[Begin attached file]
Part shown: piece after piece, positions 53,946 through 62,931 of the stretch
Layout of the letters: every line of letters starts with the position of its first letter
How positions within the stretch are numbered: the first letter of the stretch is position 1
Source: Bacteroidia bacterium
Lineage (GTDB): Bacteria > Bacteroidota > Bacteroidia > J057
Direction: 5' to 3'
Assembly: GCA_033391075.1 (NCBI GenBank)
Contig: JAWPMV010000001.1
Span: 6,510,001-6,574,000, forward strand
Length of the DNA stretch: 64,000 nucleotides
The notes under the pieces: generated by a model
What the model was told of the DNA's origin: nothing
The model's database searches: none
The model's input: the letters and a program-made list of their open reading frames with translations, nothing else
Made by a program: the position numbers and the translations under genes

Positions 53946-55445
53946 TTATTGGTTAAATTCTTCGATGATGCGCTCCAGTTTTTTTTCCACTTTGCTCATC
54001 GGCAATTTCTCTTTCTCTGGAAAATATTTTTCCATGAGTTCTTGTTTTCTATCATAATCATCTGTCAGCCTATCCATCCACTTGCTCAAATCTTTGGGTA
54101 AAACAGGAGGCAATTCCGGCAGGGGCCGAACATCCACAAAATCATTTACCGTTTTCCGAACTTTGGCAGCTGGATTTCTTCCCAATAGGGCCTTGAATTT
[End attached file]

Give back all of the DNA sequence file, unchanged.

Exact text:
Part shown: piece after piece, positions 53,946 through 62,931 of the stretch
Layout of the letters: every line of letters starts with the position of its first letter
How positions within the stretch are numbered: the first letter of the stretch is position 1
Source: Bacteroidia bacterium
Lineage (GTDB): Bacteria > Bacteroidota > Bacteroidia > J057
Direction: 5' to 3'
Assembly: GCA_033391075.1 (NCBI GenBank)
Contig: JAWPMV010000001.1
Span: 6,510,001-6,574,000, forward strand
Length of the DNA stretch: 64,000 nucleotides
The notes under the pieces: generated by a model
What the model was told of the DNA's origin: nothing
The model's database searches: none
The model's input: the letters and a program-made list of their open reading frames with translations, nothing else
Made by a program: the position numbers and the translations under genes

Positions 53946-55445
53946 TTATTGGTTAAATTCTTCGATGATGCGCTCCAGTTTTTTTTCCACTTTGCTCATC
54001 GGCAATTTCTCTTTCTCTGGAAAATATTTTTCCATGAGTTCTTGTTTTCTATCATAATCATCTGTCAGCCTATCCATCCACTTGCTCAAATCTTTGGGTA
54101 AAACAGGAGGCAATTCCGGCAGGGGCCGAACATCCACAAAATCATTTACCGTTTTCCGAACTTTGGCAGCTGGATTTCTTCCCAATAGGGCCTTGAATTT